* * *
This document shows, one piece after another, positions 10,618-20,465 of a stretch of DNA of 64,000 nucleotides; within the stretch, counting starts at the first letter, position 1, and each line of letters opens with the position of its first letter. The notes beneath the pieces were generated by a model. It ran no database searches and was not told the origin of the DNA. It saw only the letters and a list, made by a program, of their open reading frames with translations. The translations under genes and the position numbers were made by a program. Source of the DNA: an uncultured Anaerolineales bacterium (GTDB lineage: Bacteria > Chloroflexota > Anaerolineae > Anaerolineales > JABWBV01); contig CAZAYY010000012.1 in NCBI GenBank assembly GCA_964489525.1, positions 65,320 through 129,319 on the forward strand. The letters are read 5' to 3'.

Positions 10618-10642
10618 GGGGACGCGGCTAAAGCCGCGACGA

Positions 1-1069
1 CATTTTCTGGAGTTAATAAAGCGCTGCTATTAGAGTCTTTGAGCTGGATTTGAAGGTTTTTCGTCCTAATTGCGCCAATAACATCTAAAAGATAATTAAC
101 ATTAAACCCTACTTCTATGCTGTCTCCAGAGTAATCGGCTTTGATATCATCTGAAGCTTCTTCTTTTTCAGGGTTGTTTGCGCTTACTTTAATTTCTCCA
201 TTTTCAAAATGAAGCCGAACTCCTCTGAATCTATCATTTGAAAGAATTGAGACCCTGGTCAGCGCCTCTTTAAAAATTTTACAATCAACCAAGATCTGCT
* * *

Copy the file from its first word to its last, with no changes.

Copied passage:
This document shows, one piece after another, positions 10,618-20,465 of a stretch of DNA of 64,000 nucleotides; within the stretch, counting starts at the first letter, position 1, and each line of letters opens with the position of its first letter. The notes beneath the pieces were generated by a model. It ran no database searches and was not told the origin of the DNA. It saw only the letters and a list, made by a program, of their open reading frames with translations. The translations under genes and the position numbers were made by a program. Source of the DNA: an uncultured Anaerolineales bacterium (GTDB lineage: Bacteria > Chloroflexota > Anaerolineae > Anaerolineales > JABWBV01); contig CAZAYY010000012.1 in NCBI GenBank assembly GCA_964489525.1, positions 65,320 through 129,319 on the forward strand. The letters are read 5' to 3'.

Positions 10618-10642
10618 GGGGACGCGGCTAAAGCCGCGACGA

Positions 1-1069
1 CATTTTCTGGAGTTAATAAAGCGCTGCTATTAGAGTCTTTGAGCTGGATTTGAAGGTTTTTCGTCCTAATTGCGCCAATAACATCTAAAAGATAATTAAC
101 ATTAAACCCTACTTCTATGCTGTCTCCAGAGTAATCGGCTTTGATATCATCTGAAGCTTCTTCTTTTTCAGGGTTGTTTGCGCTTACTTTAATTTCTCCA
201 TTTTCAAAATGAAGCCGAACTCCTCTGAATCTATCATTTGAAAGAATTGAGACCCTGGTCAGCGCCTCTTTAAAAATTTTACAATCAACCAAGATCTGCT